Netflix adds 5.9m subs in Q2
July 20, 2023
Netflix added 5.9 million new subscribers in Q2 – way above analysts’ forecasts – after its decision to clamp down on password sharing seemed to pay off. The streaming platform now has 238 million subscribers globally.
Netflix reported a profit of $1.8 billion (€1.6bn) over the quarter on revenues of $8.3 billion.
The company has also announced it is dropping its cheapest commercial-free monthly plan in the US and the UK, in a bid to get more subscribers for its ad-supported option.
The plan had cost $9.99 in the US and £6.99 in the UK and restricted viewers to streaming HD content on one device at a time. Netflix’s cheapest tier is now its $6.99 (£4.99) per month ad-supported tier.
Netflix will now turn its attention to the ongoing Hollywood actors’ and writers’ strike which will have a significant impact on future content. Netflix co-CEO, Ted Sarandos, commented: ” […] we have a lot of work to do, there are a handful of complicated issues, we’re super committed to getting to an agreement as soon as possible, one that’s equitable and one that enables the industry and everybody in it to move forward into the future.”
Paolo Pescatore, TMT Analyst at PP Foresight, described the results as a “robust” quarter for Netflix, with a surge in net adds significantly noticeable.
“This typically is a challenging quarter due to seasonality which bodes well for the year ahead,” he advised. “It is a strong endorsement of its strategy by diversifying its business model into advertising and cracking down on password sharing. Expect further growth with the removal of the basic tier in core markets.”
“However, cracking down on passwords is a short term measure and needs to consider its pricing strategy for the mid-to-long term. During this transition there will ongoing challenges and expect to see spikes in churn, net adds and ARPU with the rollout of new features and services such as advertising.”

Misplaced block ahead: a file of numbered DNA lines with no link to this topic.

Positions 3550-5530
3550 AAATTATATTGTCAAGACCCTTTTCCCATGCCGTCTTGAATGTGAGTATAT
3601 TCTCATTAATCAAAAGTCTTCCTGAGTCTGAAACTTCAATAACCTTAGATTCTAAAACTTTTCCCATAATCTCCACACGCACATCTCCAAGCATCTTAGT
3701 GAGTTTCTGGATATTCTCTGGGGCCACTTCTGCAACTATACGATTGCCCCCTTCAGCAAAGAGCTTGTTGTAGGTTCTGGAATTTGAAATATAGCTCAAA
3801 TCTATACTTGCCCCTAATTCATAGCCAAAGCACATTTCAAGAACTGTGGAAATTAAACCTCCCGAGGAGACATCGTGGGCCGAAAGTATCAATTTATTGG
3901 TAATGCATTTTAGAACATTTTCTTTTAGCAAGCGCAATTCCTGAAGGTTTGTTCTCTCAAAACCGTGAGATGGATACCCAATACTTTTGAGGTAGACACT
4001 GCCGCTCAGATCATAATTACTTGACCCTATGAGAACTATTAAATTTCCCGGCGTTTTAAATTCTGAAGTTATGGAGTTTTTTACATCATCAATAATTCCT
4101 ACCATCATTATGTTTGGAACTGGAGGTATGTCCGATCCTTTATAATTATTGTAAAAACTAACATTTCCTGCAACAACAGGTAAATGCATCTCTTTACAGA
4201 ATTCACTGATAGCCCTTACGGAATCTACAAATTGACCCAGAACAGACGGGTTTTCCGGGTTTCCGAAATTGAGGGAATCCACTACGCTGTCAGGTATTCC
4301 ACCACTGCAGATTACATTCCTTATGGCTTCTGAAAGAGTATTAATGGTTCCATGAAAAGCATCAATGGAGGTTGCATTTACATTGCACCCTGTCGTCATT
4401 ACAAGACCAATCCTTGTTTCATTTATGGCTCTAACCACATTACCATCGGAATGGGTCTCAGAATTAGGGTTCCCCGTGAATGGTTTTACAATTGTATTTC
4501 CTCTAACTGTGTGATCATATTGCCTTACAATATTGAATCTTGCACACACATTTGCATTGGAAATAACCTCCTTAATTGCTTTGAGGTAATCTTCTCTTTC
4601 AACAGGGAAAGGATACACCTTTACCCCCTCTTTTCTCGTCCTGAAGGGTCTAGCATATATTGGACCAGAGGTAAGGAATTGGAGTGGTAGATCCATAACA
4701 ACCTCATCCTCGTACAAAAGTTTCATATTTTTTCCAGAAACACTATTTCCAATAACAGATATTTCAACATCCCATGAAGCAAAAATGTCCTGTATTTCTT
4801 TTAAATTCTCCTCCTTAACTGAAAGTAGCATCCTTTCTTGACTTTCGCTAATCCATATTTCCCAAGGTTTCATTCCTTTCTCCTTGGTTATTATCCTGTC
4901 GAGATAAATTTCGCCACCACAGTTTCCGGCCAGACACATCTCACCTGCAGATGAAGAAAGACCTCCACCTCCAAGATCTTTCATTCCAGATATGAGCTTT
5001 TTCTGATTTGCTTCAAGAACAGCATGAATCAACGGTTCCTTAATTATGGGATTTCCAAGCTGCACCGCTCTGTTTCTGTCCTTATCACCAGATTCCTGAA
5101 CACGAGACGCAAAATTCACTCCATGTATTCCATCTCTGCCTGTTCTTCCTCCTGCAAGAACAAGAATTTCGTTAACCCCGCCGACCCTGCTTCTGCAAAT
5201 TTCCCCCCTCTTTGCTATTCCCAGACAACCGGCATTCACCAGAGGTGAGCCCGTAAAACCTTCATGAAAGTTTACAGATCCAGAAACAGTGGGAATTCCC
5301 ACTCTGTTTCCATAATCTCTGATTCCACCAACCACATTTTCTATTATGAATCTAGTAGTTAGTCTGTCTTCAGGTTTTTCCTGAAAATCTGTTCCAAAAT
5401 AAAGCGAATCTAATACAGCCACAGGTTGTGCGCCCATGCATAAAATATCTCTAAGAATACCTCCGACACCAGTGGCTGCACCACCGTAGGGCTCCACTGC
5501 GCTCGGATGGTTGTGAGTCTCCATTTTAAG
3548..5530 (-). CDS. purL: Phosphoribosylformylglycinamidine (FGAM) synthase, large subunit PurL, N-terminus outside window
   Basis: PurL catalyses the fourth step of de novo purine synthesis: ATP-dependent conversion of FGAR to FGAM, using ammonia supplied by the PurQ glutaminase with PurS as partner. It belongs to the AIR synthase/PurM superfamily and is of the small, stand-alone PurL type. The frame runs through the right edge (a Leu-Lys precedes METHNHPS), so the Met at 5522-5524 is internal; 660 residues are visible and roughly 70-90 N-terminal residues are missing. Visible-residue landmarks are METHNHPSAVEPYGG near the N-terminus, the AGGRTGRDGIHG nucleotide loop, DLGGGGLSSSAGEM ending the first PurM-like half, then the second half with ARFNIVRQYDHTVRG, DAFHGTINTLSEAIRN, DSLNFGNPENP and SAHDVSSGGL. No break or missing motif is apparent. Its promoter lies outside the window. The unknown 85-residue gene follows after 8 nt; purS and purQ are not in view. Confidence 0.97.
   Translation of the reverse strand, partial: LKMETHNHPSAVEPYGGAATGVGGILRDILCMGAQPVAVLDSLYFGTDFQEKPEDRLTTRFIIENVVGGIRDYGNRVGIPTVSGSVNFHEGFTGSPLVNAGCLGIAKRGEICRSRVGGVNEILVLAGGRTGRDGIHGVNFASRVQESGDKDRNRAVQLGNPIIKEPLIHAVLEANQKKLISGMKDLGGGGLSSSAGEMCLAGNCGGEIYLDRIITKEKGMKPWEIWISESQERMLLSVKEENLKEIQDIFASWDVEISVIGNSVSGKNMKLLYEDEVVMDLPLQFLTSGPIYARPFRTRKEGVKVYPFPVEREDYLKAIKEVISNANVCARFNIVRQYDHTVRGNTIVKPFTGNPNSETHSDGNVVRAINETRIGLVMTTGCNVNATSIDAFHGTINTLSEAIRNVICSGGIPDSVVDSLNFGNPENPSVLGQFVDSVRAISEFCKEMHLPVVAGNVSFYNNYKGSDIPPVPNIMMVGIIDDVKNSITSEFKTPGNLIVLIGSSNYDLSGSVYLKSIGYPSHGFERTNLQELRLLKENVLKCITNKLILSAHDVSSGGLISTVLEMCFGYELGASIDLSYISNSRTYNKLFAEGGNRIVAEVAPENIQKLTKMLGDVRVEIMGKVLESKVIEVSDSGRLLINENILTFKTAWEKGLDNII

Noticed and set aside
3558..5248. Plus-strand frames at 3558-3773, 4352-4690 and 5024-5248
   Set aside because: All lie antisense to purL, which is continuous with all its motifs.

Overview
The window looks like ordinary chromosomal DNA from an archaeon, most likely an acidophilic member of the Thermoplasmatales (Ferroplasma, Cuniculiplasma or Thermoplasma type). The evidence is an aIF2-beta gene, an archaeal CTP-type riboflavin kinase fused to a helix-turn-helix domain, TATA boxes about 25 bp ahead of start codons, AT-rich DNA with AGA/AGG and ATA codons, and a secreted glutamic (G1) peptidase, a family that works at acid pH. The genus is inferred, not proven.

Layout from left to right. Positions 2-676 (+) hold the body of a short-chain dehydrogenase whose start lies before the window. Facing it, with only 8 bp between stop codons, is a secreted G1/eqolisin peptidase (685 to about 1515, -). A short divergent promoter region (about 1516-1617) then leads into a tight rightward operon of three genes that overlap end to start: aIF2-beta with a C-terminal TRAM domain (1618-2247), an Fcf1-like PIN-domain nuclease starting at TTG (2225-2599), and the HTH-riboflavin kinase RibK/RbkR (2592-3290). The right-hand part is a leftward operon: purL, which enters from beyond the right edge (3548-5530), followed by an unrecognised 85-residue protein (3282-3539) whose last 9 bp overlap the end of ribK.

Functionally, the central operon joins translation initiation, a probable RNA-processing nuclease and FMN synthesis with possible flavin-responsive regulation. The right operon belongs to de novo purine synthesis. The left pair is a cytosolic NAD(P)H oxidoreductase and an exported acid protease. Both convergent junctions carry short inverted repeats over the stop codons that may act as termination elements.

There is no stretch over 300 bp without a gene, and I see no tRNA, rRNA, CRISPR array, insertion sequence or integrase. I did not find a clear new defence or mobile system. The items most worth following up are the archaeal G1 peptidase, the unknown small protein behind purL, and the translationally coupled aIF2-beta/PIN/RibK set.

He notes that every other streamer is now increasing prices, while Netflix is now extremely competitive with its ad tier.
“It is putting all the building blocks in place for future revenue growth. The company is still in a far stronger position compared to rivals and remains the benchmark,” Pescatore concluded.
Theresa McEndree, Chief Marketing Officer at Recurly, commented: “Netflix’s latest results are a testament to their continued success in the competitive world of streaming services. Recent strategic moves, including the crackdown on password sharing, comes at a time when the industry is searching for innovative ways to attract and retain subscribers.”
“A survey conducted by Recurly revealed that 46 per cent of UK subscribers are saving significant amounts, ranging from £11 to £50 per month, through password sharing. This data clearly shows that the demand for content is there, resorting to sharing passwords to gain access. By recognising this trend and addressing it effectively, Netflix has not only retained existing subscribers but also attracted new ones who value their content.”
“One key factor in Netflix’s results lies in their ability to tailor subscription plans to individual tastes and needs. By offering multiple price points and tiered options, they have allowed subscribers to personalise their experience, strengthening the bond between the company and its customers. This personalised approach not only deepens the subscriber relationship but also enhances the overall subscriber experience, concluded McEndree.
Raj Shah, Industry Lead, Telecom, Media and Entertainment, North America, Publicis Sapient, added: “Streaming used to be about adds. Now it’s about ads. Netflix added 5.9 million subscribers in Q2, bolstered by the password crackdown in 100+ countries, with more borrowers opting to pay than cancel. Netflix needs adds to its ad business to offer advertisers the scale they get from Hulu or Peacock. Could that come from Netflix decision to shut down the basic plan in the US? This could make the price for basic-with-ads more appealing. Finding the right price points to maximise Average Revenue per Membership will be the balancing act for streamers in 2023. In light of the Hollywood actors and writers strike, the Netflix global content strategy looks like a genius move. The longer the strike lasts, the more Netflix gains over competitors with its extensive library and global production that is unaffected by the strike. To extend that gain, more global Netflix products need to become must-see TV in the US, like Alice in Borderland from Japan, and The Glory from Korea.”